Labels on some food products are changing, thanks to new guidance now in effect from the U.S. Department of Agriculture.
Foods that had been labeled as containing “genetically modified organisms (GMOs)” will now be known as “bioengineered,” or having been “derived from bioengineering,” under standards set by the USDA’s National Bioengineered Food Disclosure Standard that took effect on Saturday.
This change has been in the works since 2016, with passage of the National Bioengineered Food Disclosure Law.
In 2018, then-Agriculture Secretary Sonny Perdue hailed the new label as another step toward the “transparency of our nation’s food system” to ensure that there’s “clear information and labeling consistency for consumers about the ingredients in their food.”
But critics of the new labeling system cast it as nothing but a win for big food businesses — particularly by jettisoning the term “GMO” from aisles, according to Marion Nestle, a semiretired professor of nutrition and food studies at New York University.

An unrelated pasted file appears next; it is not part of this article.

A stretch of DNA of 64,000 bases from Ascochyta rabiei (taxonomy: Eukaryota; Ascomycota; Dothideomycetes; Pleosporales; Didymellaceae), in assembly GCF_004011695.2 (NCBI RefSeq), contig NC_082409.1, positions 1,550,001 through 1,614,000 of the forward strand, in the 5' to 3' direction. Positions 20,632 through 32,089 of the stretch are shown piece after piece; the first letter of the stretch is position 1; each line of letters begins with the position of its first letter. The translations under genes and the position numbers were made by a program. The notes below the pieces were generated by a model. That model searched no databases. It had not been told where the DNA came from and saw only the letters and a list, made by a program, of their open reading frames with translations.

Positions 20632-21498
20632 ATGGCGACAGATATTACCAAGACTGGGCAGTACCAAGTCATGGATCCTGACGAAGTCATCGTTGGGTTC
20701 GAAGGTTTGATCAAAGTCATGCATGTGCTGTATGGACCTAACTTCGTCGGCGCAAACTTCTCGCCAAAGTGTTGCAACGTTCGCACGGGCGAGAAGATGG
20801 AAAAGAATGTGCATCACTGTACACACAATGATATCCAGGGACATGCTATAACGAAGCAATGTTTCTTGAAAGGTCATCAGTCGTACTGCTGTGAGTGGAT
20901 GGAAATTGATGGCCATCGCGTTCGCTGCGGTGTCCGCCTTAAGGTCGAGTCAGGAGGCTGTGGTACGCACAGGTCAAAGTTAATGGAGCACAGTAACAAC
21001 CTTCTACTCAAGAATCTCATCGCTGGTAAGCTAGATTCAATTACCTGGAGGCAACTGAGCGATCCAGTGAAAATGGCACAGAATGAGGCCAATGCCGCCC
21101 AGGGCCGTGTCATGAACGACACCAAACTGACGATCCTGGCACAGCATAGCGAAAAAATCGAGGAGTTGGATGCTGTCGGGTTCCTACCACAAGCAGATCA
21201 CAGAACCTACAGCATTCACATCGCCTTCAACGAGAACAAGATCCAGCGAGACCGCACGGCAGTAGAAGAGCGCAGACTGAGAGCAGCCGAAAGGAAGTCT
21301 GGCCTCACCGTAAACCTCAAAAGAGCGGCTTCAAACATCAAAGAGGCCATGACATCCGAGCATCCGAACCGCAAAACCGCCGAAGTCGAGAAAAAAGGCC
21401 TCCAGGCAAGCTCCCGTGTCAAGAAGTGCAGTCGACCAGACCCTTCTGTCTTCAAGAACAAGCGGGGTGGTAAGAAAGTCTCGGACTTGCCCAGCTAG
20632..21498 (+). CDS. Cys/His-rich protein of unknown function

Nestle even mocked the “bucolic” label that’s supposed to tell consumers a food product has been genetically modified.
“It (GMO) has a pejorative connotation about it. Everybody knows it and it’s what everybody wants to avoid,” she told NBC News on Thursday.
“GMOs are now gone and the label for genetically modified foods is now ‘bioengineered,’ whatever that means. It sounds much less threatening. It’s adorable. It has a bucolic farm scene on it, so it’s not only bioengineered, it’s your fantasy of rural America,” she said.
Aaron Ashok Adalja, who teaches food and beverage management at Cornell University, said he’s skeptical that this new labeling system will make a lick of difference in the food-buying habits of Americans.
Consumers who want to sidestep foods with GMOs could already lean on the FDA’s standard for “organic” products, which has been around since 2000.
“Any substitutions that consumers were going to do toward other products that are non-GMO, that’s already happened,” Adalja said.
Among the biggest beefs with the new standard is that it doesn’t apply to livestock feed, with animals regularly being fed corn or soybeans that have been genetically modified.
“If you’re producing meat where the animal is using GMO livestock feed, it’s exempt,” Adalja said.
“I mean we can talk for hours about all the different sort of loopholes. And I think that’s a major concern among a lot consumer groups. There are too many opportunities to be exempt to make it really have the regulatory teeth that a consumer advocacy group might want if they are concerned about avoiding GMOs.”